Friday, November 24, 2006

Empathy and Jesus

I'm writing a paper on empathy for my Counseling Skills class. Here's a good definition of empathy:

"Empathy is an intuitive act in which we give complete attention to someone else's experience in a way that allows the other to realize that we both share and understand the essential quality of that experience. To be empathetic is to provide a safe haven for the particular experience of the other person. To be empathetic is to release the other person from feeling entirely alone and strange."
(J. E. Bellous, in "Considering Empathy," McMaster Journal of Theology & Ministry, Vol. 3)

I find that in troubled marriages, empathy is usually lacking from one or both spouses. They don't listen to each other. Before one person has spoken, the other has already prepared an answer. They don't "give complete attention" to the other person's experience; instead, they defend themselves and focus on the other's faults. They do not provide "a safe haven" for each other. The result is that each spouse feels "entirely alone and strange."

We would be more empathetic with each other if we'd remember how empathetic Jesus is with us.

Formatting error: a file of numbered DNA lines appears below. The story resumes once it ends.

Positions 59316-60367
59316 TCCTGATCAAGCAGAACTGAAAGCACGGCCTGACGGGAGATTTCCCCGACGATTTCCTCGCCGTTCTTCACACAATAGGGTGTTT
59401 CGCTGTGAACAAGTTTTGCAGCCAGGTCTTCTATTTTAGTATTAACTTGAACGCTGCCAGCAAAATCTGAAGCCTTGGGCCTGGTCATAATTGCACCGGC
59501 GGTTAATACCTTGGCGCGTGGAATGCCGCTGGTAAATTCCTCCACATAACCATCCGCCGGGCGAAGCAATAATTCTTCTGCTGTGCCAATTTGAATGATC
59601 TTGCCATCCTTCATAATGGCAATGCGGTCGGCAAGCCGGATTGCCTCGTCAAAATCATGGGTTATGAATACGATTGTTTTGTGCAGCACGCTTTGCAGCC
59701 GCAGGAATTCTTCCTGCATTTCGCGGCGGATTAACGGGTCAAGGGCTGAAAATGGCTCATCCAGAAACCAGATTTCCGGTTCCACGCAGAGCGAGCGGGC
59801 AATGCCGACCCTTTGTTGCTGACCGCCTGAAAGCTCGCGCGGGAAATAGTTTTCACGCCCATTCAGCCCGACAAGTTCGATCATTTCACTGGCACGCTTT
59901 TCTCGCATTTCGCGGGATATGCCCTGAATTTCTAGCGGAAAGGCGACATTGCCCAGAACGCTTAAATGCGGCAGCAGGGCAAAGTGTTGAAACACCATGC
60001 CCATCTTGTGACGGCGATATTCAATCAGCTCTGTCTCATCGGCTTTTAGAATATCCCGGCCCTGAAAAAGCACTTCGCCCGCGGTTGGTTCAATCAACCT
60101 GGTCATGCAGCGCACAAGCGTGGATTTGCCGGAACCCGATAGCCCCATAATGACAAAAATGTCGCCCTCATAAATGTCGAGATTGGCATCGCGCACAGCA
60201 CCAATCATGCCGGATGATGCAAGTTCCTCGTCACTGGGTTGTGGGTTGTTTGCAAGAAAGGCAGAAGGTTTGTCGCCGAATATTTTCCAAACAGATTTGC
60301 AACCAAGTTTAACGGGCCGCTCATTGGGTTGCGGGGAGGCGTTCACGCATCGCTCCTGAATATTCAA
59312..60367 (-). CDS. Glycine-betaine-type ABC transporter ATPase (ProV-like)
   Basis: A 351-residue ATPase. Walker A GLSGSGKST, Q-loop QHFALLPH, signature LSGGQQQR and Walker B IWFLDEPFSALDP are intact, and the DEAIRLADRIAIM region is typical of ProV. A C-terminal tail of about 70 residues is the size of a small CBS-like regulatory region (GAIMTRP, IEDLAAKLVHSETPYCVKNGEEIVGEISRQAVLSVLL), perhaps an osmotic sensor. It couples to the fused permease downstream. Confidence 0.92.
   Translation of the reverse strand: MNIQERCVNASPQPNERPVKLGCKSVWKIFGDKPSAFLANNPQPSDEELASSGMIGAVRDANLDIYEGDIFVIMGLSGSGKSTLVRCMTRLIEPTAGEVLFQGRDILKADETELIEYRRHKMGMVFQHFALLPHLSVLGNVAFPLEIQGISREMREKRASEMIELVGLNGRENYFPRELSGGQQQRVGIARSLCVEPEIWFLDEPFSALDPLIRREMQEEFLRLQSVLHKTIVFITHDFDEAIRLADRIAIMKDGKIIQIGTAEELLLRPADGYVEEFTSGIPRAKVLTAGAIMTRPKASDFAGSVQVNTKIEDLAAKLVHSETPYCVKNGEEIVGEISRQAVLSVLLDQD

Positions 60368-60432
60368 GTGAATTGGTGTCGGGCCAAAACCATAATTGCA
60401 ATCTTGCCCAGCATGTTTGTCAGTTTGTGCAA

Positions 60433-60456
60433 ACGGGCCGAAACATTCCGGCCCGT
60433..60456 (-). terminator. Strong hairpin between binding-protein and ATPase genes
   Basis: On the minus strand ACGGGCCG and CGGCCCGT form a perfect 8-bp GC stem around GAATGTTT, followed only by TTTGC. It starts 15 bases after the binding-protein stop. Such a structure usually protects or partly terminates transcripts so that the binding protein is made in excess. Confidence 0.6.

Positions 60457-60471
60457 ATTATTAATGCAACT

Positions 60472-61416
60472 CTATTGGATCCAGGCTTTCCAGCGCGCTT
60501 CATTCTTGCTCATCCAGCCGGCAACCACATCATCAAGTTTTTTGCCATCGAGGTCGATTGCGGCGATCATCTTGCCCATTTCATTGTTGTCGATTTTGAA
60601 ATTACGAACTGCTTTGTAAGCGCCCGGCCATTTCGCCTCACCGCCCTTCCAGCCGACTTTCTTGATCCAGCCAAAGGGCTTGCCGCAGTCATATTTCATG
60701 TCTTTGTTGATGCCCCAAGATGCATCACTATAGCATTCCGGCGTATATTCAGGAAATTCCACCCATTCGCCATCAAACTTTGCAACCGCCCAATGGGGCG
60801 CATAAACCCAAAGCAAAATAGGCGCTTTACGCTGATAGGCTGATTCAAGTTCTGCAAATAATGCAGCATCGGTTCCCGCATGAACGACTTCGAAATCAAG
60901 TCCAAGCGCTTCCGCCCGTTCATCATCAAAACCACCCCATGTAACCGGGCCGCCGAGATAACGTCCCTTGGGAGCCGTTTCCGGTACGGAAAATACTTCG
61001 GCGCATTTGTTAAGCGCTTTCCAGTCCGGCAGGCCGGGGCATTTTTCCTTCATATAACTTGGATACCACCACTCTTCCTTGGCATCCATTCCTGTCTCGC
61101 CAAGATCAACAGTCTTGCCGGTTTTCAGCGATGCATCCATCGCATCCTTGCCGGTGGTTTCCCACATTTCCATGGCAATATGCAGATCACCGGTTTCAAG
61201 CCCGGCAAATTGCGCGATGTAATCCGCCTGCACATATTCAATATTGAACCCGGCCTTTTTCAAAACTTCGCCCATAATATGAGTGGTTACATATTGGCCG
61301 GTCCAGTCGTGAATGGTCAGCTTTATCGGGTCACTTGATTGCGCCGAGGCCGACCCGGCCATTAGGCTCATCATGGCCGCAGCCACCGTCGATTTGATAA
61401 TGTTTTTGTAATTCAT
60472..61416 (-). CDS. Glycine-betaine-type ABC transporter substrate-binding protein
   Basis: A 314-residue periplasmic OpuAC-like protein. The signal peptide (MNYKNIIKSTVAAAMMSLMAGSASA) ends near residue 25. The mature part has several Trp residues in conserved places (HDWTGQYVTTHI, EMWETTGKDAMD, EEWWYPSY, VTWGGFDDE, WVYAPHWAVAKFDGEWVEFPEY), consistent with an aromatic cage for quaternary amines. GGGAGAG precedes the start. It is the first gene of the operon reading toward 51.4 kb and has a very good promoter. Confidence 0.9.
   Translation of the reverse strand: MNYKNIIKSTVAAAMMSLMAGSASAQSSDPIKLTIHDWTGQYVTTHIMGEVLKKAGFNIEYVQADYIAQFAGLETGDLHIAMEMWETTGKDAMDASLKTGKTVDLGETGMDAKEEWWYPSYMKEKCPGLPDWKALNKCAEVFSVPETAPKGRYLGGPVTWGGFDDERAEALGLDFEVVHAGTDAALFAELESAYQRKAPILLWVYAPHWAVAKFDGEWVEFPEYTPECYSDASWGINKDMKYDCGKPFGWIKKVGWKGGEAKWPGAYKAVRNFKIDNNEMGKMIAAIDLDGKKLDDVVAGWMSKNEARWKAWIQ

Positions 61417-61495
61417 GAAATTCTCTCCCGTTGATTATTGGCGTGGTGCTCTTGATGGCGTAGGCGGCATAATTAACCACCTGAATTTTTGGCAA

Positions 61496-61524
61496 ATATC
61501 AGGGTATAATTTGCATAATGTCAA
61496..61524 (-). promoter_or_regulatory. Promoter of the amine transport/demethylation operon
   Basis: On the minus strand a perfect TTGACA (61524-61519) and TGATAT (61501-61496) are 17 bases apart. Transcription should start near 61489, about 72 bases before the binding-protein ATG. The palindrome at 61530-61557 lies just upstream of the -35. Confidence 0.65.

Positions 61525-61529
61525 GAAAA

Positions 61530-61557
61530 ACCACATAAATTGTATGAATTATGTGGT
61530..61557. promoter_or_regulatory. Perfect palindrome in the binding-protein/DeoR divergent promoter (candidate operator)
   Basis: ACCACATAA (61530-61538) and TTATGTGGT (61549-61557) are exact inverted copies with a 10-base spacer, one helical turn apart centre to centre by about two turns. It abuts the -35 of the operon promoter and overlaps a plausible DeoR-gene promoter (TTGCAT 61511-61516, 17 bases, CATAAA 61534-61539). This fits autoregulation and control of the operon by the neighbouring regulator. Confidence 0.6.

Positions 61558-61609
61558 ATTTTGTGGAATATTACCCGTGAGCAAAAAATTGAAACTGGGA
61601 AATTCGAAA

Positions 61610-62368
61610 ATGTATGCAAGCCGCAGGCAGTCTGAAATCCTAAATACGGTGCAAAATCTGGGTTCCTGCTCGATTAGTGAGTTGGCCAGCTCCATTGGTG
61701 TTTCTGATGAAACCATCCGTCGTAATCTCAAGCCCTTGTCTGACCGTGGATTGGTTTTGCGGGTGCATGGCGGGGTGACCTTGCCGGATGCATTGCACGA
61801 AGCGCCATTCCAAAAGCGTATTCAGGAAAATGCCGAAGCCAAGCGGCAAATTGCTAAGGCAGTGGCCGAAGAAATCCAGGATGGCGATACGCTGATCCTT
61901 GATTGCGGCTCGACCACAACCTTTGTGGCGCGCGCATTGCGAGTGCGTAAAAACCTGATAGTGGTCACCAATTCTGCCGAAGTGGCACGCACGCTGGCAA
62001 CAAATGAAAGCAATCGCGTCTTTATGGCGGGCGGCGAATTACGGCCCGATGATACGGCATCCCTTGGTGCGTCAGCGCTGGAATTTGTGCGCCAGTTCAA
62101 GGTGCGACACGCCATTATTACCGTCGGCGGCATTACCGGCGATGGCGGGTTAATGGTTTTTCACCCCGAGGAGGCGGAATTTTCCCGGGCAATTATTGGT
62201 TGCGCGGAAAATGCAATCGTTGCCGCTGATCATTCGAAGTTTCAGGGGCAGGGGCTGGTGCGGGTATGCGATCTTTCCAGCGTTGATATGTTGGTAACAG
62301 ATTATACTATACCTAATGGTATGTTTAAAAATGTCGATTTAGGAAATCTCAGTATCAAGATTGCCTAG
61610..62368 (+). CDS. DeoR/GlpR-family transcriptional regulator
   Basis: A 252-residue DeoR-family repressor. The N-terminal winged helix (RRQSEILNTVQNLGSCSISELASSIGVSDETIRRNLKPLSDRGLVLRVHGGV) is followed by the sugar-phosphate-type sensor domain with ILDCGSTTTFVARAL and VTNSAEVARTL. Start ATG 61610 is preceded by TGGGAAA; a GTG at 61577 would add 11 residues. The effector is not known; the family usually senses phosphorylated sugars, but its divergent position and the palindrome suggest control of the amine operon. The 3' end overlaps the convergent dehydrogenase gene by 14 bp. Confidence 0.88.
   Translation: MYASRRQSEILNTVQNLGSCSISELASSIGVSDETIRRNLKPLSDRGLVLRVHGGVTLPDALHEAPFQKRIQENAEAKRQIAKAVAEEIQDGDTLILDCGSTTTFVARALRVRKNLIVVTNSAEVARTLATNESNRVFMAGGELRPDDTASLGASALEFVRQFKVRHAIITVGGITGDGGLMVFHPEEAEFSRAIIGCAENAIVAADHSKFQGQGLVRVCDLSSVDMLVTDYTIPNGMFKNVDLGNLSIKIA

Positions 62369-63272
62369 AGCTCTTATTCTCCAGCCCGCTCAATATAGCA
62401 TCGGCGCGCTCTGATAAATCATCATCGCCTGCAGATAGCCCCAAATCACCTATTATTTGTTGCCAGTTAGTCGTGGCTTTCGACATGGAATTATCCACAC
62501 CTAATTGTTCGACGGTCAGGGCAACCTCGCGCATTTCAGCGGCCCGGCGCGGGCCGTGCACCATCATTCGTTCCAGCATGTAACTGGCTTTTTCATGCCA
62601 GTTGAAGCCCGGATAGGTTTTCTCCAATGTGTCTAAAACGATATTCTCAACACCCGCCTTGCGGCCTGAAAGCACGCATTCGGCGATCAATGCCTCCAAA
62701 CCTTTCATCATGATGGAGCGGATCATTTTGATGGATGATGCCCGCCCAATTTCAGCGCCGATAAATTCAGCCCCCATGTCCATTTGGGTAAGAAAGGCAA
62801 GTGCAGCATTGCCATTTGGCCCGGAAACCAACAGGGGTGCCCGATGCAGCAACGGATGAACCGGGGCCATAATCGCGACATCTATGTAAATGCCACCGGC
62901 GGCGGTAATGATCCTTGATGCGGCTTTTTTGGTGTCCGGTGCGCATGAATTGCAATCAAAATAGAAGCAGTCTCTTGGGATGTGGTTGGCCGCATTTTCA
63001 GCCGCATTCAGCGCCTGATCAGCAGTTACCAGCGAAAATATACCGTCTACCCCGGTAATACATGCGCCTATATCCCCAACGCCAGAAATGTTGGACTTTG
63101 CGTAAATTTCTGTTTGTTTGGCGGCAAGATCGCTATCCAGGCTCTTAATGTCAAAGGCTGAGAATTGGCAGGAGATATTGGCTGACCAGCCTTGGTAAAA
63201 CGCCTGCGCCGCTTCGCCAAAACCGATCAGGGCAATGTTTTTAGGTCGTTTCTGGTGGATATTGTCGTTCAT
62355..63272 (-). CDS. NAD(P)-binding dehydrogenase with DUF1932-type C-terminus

The incarnation was an act of divine empathy. God came to earth both to share and to understand our experience of sin and misery. In fact the whole of redemptive history is a record of God's repeated attempts to empathize with us.

The climax of God's empathy was the cross, when Christ did not merely understand our sin but became sin for us (2 Corinthians 5:21). Now He is the High Priest who is able to "sympathize [i.e., empathize] with our weaknesses" (Hebrews 5:15).

This truth about God ought to stun us. The Greeks of the New Testament era did not think that empathy between humans and the gods was possible. Mormons and Jehovah's Witnesses and others who reject the divinity of Christ don't get it either. But Christians understand that God literally became flesh, and now identifies fully with us. As Irenaeus put it, "He became as we are in order that we might become as He is."

Not only is it stunning to think about this, but it's wonderfully comforting. Jesus understands my loneliness, my coldness, my fear, my worry. Because of His bottomless empathy, I never need to feel ashamed to tell Him about my "stuff." He's been there. He was tempted in every single way I am tempted, though He didn't give in. So with God, I've been released from feeling alone and strange. Like Job's three friends did at first (Job 2:11-13), God chooses again and again to sit with us in our pain and not say a word, feeling with us and for us.

So if you know you need to grow more empathetic, think about Jesus.

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